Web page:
This Thursday I am flying to North Carolina so I can gather with friends to spread Tim’s ashes in the mountains as a more final farewell. I am looking forward to this weekend like someone looks forward to their execution. I know I’ll feel better after it’s done, but I don’t want to have to be there and I don’t want to have to do this.
What does that have to do with a horse show?
I’ve been getting through my life lately by attempting to become a queen of compartmentalizing. Each week/weekend has a focus. This week I will focus on a parent visit. This week I will focus on fun with friends! This week I will focus on a horse show. I take things very literally one event at a time. Mixed in that is time to grieve, usually at night or through writing, but I try to keep everything pretty segmented. It’s been the only way I can really function as of late.
Not only was my focus on the horse show this past week, but I also needed the horse show to be a bright spot in the period of time that I’ve spent dreading doing something with Tim’s ashes. The closer I get to North Carolina, the heavier my feet feel… so I was hoping that a fantastic horse show would lift my spirits before I set out to do something super hard.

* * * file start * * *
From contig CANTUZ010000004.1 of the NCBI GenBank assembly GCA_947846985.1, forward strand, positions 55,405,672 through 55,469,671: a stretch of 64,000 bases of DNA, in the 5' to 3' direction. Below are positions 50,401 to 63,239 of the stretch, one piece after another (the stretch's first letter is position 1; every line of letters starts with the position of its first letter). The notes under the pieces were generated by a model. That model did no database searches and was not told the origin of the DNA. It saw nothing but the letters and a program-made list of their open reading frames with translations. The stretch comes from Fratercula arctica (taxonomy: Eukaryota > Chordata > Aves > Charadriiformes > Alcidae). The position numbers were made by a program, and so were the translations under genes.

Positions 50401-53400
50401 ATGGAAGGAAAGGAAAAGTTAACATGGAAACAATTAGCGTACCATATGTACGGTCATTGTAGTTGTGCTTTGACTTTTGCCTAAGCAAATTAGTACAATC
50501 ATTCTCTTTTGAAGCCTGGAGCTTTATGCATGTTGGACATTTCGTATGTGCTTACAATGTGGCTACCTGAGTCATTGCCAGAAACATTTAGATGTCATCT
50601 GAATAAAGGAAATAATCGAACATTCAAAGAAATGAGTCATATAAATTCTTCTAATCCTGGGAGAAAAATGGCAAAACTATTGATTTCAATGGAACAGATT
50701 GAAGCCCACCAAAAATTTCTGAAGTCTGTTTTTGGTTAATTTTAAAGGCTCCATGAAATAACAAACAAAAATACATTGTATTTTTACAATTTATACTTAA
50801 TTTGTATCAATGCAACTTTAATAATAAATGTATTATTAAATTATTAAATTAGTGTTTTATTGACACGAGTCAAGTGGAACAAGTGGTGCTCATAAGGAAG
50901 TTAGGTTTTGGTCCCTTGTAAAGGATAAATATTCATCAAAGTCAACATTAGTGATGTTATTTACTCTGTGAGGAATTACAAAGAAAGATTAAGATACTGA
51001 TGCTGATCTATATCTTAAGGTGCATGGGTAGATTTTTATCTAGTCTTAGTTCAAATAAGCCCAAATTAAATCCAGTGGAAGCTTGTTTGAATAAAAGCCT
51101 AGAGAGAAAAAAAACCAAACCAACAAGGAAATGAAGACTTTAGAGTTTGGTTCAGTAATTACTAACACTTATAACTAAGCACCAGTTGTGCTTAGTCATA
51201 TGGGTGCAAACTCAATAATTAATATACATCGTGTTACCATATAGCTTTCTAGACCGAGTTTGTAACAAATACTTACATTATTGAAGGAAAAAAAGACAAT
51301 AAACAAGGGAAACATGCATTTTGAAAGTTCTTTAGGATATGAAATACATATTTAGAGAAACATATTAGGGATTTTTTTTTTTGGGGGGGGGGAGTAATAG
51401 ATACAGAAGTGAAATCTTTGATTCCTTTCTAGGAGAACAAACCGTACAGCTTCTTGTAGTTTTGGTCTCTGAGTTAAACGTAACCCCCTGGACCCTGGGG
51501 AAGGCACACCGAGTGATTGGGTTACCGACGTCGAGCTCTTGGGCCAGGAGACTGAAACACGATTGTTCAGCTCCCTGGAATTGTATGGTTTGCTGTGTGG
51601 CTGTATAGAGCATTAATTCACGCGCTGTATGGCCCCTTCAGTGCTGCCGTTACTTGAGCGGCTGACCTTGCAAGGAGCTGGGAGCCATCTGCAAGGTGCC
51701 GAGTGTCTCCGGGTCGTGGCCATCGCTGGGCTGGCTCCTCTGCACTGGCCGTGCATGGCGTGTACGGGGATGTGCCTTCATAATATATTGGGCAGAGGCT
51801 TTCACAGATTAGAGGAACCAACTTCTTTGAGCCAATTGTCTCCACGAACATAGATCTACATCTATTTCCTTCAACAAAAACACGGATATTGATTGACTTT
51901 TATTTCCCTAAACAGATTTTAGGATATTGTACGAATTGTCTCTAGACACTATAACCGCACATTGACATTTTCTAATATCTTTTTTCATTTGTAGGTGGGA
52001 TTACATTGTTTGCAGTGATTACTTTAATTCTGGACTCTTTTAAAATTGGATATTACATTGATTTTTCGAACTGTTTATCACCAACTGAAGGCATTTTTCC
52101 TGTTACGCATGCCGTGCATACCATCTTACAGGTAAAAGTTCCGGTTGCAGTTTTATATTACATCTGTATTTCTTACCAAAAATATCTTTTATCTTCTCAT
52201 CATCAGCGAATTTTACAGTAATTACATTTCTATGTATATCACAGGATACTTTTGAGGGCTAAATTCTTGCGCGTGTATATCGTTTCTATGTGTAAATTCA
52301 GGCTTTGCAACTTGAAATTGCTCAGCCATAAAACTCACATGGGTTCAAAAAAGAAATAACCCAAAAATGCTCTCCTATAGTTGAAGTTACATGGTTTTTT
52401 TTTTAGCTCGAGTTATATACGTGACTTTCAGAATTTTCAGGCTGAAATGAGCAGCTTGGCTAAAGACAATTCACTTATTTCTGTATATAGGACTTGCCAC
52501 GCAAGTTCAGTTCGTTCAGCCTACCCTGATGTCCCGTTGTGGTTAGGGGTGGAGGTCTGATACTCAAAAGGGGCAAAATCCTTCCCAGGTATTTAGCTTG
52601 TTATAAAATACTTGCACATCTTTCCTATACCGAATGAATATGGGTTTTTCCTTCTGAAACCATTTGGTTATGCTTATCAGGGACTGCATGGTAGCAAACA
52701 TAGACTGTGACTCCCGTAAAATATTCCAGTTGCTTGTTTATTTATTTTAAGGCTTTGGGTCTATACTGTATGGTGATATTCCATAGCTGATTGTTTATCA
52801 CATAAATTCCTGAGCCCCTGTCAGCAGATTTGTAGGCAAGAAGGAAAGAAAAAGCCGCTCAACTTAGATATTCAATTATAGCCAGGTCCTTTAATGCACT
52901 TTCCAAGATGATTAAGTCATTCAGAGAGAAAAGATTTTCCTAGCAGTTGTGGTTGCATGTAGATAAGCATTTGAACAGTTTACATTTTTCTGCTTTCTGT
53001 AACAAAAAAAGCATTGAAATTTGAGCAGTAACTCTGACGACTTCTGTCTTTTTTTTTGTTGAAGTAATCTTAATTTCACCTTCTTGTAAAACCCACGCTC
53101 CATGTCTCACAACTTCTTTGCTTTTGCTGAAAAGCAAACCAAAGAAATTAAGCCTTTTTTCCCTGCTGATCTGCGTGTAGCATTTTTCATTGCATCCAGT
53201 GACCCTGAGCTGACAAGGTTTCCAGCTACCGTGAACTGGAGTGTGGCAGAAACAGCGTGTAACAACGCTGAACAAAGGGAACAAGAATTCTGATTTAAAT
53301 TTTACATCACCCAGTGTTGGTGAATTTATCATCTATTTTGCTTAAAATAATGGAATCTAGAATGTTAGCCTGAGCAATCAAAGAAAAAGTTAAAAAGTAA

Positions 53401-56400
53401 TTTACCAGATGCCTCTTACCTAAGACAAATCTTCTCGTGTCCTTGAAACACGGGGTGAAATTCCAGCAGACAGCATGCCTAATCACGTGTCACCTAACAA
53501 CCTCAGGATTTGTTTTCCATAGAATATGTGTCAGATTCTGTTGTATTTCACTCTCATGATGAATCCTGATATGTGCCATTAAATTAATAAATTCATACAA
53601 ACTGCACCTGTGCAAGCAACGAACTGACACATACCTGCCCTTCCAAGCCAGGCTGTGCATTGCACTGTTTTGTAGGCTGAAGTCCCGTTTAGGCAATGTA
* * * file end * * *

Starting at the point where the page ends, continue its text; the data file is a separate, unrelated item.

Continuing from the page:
That’s a lot of pressure to put on a horse show. I’ve contemplated getting a saddle pad embroidered with, “My husband died and I’m having a hard time so if you can throw me a 6th place sympathy ribbon I’d really appreciate it” but we all know that square pads aren’t allowed in the hunters. Drats.
Falling off Friday did not bother me one bit, which I’m actually really proud of. Usually if I come off my brain screams at me. OMG HORSE SHOWING IS DANGEROUS AND YOU COULD GET HURT. QUICK – PULL AND ADD TO EVERY FENCE POSSIBLE OR BETTER YET TAKE UP DRESSAGE. Thankfully, that didn’t happen. I joked about my incompetence, got back up and moved on with life. Easy peasy.